Finding Today’s Orchestral Composers: Writing Film Scores

Mark Walter

Ask most people to identify a famous orchestral composer and they’ll usually respond with composers of earlier periods of orchestral music. Many of those composers were sponsored by nobility, a royal court, a wealthy private patron, or an organization of merchants. Orchestral scoring and symphonic composition were then, as they are now, very time consuming and expensive undertakings. Dance and opera companies also sponsored a composer’s works, who would write for the specific production, and then once written would often have to modify the score for the varying talents of the diverse troupes of dancers, singers and musicians that performed in different cities.

Fast forward to the 21st century and the landscape has certainly changed. Some orchestral composers are also conductors, producing works for their own orchestras. Other composers are producing work for the film industry. When 20th century filmmakers began tapping into the talents of composers, there was often a stigma associated with writing for movies. Miklós Rózsa, the Hungarian-American composer (1907-1995), was a huge influence on the direction of film composition. But even Rózsa had problems in the beginning, stating:

“One of the things I quickly came to realize about Hollywood music was that there simply was no style as such, and what I managed to do in 1944 in Double Indemnity I count (at least for myself) as something of a breakthrough. Many of the early musicians working in Hollywood sound films were former Broadway and silent film conductors, song-writers and vaudeville pianists, ‘top-line’ composers with innumerable uncredited hack “arrangers” and “orchestrators.” The general idiom was conservative and meretricious in the extreme—diluted Rachmaninov and Broadway. In Double Indemnity I introduced certain asperities of rhythm and harmony which wouldn’t have caused anyone familiar with the serious musical scene to bat an eyelid, but which did cause consternation in certain musical quarters in Hollywood. The musical director of Paramount couldn’t stand the score from the beginning, and told me so. Did I really have to have a G sharp in the second fiddles clashing with a G natural in the violas an octave below? Couldn’t I change it, just for his sake? In his opinion the place for such eccentricities was Carnegie Hall, not a movie studio. I refused to change a note, and thanked him for the compliment; he assured me it wasn’t meant as such and prophesied that the score would be thrown out lock, stock, and barrel after the sneak preview. In fact everybody liked what I’d done and the score remained intact, but the story gives one some idea of how difficult it was to maintain any decent level of musical integrity in the Hollywood of those days.”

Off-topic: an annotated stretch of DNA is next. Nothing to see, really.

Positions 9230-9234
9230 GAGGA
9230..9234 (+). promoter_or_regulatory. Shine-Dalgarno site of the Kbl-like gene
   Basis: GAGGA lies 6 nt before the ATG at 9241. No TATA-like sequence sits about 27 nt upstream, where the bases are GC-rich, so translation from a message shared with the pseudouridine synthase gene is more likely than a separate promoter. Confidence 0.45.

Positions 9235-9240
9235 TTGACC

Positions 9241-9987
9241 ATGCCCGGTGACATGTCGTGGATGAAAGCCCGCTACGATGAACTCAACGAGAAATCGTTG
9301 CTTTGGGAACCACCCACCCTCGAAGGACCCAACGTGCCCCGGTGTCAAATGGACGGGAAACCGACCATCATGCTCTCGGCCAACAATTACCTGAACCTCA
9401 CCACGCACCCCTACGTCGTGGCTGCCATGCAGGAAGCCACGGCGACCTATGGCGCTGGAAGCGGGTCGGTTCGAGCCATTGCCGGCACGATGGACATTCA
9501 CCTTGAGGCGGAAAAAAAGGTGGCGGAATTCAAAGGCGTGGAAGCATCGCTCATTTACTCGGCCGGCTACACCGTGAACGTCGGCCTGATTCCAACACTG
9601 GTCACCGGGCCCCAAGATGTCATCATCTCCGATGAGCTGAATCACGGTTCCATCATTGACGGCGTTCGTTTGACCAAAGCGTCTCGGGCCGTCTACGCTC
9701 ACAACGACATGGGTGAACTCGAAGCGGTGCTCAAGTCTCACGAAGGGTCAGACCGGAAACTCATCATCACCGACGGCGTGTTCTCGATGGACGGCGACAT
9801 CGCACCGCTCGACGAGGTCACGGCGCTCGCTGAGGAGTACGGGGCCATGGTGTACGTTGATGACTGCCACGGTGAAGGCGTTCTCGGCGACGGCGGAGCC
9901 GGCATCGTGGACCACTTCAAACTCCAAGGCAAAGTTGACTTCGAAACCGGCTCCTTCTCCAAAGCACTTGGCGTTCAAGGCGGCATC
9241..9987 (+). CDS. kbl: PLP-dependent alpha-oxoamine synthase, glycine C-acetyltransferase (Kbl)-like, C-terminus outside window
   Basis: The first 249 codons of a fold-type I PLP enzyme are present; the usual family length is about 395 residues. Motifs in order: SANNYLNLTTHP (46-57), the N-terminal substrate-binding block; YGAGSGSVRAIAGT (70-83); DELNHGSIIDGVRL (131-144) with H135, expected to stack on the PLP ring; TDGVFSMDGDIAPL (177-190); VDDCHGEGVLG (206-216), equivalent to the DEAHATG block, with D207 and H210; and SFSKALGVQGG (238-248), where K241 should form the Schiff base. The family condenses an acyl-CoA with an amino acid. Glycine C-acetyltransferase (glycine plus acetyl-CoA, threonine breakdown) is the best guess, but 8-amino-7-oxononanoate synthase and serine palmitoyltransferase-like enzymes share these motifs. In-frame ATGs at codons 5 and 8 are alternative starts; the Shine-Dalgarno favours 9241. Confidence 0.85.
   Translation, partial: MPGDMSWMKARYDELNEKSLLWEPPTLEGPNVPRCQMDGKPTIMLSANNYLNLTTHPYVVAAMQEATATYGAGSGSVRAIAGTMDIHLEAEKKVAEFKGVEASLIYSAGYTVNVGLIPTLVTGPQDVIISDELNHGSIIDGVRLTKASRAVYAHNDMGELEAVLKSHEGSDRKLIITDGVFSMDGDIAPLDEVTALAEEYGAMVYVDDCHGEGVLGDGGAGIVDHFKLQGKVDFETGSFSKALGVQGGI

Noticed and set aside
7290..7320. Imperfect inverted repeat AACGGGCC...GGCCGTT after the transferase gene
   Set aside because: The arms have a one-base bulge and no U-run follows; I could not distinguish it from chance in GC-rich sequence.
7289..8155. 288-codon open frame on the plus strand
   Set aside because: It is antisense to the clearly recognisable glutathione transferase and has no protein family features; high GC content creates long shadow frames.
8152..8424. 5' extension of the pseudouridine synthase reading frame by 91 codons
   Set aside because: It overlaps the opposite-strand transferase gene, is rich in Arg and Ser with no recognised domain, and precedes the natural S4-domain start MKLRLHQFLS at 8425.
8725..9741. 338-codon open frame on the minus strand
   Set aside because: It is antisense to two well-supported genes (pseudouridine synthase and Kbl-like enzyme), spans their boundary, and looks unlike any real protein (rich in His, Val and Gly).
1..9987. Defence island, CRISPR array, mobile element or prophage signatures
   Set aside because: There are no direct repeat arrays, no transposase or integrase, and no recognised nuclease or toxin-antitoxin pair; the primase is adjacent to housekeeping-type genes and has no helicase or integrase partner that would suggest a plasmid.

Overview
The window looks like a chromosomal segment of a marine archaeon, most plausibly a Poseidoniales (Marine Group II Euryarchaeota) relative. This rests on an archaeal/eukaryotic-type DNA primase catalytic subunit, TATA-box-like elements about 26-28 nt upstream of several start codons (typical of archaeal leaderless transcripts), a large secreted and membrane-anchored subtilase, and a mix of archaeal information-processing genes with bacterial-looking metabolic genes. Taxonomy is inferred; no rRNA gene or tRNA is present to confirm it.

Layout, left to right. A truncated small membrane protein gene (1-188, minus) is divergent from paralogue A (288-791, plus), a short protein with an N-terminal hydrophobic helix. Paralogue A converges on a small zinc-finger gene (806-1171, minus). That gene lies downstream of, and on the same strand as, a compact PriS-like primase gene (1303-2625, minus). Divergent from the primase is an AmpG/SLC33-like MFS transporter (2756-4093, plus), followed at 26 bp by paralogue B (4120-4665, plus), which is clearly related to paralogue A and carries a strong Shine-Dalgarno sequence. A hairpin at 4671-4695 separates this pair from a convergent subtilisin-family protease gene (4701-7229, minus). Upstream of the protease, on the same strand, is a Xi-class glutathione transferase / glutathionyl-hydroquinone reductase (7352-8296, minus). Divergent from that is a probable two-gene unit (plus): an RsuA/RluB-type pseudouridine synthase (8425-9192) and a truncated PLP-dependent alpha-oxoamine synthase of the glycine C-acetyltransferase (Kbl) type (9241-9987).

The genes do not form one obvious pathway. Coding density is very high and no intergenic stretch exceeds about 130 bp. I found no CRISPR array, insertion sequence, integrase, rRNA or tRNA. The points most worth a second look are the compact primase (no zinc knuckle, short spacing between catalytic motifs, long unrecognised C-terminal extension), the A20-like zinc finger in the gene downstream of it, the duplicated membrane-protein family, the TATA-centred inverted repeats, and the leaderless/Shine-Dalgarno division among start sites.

Things are very different today. We have many well known composers scoring for filmmakers around the world, including John Williams, Danny Elfman, Jerry Goldsmith, Tan Dun and Michael Kamen.

Kamen (1948-2003), for example, is well known for his film scores for Brazil, X-Men, Licence to Kill, the Lethal Weapon and Die Hard series, as well as Band of Brothers, being performed by the BCO this season. A diverse composer, he also wrote for Pink Floyd, Eric Clapton, David Bowie, Herbie Hancock, Bryan Adams and Sting.

Another film composer is Danny Elfman. A prolific film composer, Elfman has over 40 film works to his credit. Scores include Beetlejuice, Batman, Dick Tracy, Ghostbusters 2, Mission Impossible, Black Beauty, Mars Attacks, To Die For, Sommersby, Scrooged, Chicago and Spiderman.

John Williams is one of the most widely recognized composers of film scores. He is often credited with the revival of the symphonic film score with his brassy themes for the Star Wars series, probably his most famous and recognizable work. Among his composing credits are Jaws, Close Encounters of the Third Kind, Superman, the Indiana Jones series, E.T. the Extra-Terrestrial, Hook, Schindler’s List, Saving Private RyanHarry Potter movie series. From 1980 to 1993 he was principal conductor of the Boston Pops Orchestra and continues to have close associations with the Pops and the Boston Symphony Orchestra. and the

Who’s your favorite film composer? The BCO strives to include film score selections in all of its public concerts. We hope you enjoy this season’s selection.